are still here. Christina responded that there are a lot of different factors, and we can’t
rehire beyond the fiscal year.
Another rep asked: will restructuring/hiring processes be streamlined for filling some of
these voids? There will be so much movement in some areas; for example, facilities services
has undergone a lot of personnel changes. Christina said Doreen Nichols has worked very
closely with facilities services on reorganization, and hopefully this will be true across the
In response to a rep who asked whether there have been any updates on the proposed
FLSA changes, Christina responded “Not yet. We’re hoping we won’t hear anything until
Report of the Chair
A. Commission on Race and Tulane Values
The town hall meeting on Tuesday was a packed house, SRO in Kendall Cram,
which shows a lot of support for these issues. The commission is a
permanent commission co-chaired by Mike Cunningham and Tania Tetlow.
However, there is no staff representation. SAC members felt that we should
recommend staff to serve on the commission (not necessarily SAC members).
Will met with Tania and talked about the Primate Center and TUPD, where
there are some issues. Tania has been in touch with someone at the Primate
Center already, but SAC PC reps haven’t heard anything about it. Natalia
Fuentes (SAC Proxy- downtown) expressed interest in being involved, and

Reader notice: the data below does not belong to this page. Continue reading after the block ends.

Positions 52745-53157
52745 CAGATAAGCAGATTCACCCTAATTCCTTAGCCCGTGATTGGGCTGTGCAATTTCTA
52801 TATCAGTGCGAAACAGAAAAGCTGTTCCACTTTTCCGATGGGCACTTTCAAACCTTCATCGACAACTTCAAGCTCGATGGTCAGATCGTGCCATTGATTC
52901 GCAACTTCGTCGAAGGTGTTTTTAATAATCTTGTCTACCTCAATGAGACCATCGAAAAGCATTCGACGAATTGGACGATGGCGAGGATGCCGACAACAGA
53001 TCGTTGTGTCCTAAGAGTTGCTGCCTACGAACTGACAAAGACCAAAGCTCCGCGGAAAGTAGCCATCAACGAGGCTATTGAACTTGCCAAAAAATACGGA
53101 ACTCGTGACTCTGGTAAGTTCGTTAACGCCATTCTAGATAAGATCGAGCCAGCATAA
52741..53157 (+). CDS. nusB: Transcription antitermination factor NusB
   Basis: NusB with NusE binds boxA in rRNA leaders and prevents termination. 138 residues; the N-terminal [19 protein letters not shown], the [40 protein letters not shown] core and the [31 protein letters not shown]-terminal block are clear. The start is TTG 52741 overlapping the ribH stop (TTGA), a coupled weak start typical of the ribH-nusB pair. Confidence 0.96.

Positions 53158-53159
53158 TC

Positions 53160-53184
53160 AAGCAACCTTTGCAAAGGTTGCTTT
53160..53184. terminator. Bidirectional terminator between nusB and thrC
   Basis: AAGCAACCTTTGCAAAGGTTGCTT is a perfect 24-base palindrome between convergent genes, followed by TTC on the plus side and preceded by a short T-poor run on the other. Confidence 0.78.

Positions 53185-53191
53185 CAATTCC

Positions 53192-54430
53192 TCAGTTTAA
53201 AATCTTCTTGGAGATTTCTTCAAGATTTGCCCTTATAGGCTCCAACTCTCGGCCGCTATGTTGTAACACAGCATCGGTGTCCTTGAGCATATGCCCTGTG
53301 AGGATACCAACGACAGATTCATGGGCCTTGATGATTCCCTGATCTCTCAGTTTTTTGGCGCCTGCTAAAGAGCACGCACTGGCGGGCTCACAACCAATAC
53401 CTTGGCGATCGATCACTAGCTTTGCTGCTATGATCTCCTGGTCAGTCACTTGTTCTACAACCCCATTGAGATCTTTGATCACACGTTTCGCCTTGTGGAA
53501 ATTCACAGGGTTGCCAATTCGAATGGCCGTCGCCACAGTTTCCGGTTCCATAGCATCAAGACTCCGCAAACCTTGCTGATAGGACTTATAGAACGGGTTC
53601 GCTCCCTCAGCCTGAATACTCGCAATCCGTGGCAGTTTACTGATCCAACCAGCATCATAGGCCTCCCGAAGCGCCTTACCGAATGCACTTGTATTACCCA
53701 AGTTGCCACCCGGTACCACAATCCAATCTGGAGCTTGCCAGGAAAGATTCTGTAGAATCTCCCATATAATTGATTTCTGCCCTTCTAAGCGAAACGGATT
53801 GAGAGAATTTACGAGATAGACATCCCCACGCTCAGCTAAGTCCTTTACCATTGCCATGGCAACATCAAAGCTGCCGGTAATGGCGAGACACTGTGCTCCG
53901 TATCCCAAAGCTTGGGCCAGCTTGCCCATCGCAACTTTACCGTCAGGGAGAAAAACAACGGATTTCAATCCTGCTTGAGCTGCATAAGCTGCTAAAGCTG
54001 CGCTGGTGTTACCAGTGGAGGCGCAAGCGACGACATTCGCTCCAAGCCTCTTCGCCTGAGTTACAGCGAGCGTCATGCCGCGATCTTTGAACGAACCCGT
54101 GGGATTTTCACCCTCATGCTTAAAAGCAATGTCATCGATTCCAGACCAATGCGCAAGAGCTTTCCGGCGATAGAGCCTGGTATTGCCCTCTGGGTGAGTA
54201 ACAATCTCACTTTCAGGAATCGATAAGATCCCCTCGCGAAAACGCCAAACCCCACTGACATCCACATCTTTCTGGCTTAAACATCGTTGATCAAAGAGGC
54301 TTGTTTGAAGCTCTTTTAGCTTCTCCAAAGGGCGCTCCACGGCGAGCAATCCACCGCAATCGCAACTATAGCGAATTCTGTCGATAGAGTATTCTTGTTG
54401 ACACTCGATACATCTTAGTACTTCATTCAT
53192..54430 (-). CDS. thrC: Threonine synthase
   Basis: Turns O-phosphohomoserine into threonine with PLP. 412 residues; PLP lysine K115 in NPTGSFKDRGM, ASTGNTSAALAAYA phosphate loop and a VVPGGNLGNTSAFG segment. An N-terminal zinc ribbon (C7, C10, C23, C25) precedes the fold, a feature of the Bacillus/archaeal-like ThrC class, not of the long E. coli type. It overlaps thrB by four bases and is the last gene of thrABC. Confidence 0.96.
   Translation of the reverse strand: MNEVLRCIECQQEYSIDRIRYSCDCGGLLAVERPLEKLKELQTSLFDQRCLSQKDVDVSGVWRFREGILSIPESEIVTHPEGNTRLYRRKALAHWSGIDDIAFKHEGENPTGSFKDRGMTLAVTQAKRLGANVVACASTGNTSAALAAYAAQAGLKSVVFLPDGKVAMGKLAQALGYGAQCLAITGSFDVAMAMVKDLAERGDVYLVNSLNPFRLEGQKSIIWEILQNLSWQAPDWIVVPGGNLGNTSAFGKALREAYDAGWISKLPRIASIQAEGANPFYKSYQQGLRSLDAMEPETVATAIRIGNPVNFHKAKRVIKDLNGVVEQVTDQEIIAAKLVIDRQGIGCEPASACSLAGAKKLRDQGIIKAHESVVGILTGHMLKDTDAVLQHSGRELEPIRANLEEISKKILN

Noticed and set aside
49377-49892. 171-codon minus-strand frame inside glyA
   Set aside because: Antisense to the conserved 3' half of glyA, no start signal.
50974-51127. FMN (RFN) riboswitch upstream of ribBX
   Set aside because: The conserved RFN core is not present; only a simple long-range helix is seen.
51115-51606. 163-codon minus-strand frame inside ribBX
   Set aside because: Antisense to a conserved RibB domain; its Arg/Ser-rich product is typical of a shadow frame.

Jeff Blue (SAC Rep- downtown) said he will ask for TUPD interest. Will plans
to send an email to all SAC members regarding this issue.
B. Professional Gender and Sexuality Coalition
Will met with this group before the winter break. They have requested their
own representation on the Senate, but Senate doesn’t have representation
from special interest groups. The PGSC is modeled after the BFSA (which is
now defunct). They want to come meet with us to share their goals and see
how we can work together.
Hunter noted that we as a university recognize same-sex partnerships, but
there has been some confusion because some same-sex partners were
already recognized by Tulane for benefits purposes, but not as a married
couple, and he’s not sure what kind of issues this caused for them.
Christina explained that the law has changed; we’ve done peer reviews, and
some schools have required same-sex partners to get married to retain their
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C. Legacy Status Update
Will & Alysia Loshbaugh hashed out all the details of the Legacy program.
President Fitts will personally sign all award letters, rather than the
department senior officer. Legacies will get a new Legacy ID from Card
Services when they leave.
D. President’s Inauguration Volunteers
The inauguration is on March 17th and we haven’t gotten enough volunteers
yet. We have blocks of time with specific assignments available. We’re also
asking development staff/president’s office staff.
E. Adhoc Committee re: cost savings measures
Will met with Marilyn Wilson-Ripoll, Beth Nazar, and Robert Morton
regarding the ad hoc committee, and the focus has changed. Robert explained
that the committee was created to get into a proactive cost savings mode
instead of a reactive mode (i.e. the VSP). We’ve seen that the administration
is not looking for additional cost savings measures now; they relied on Huron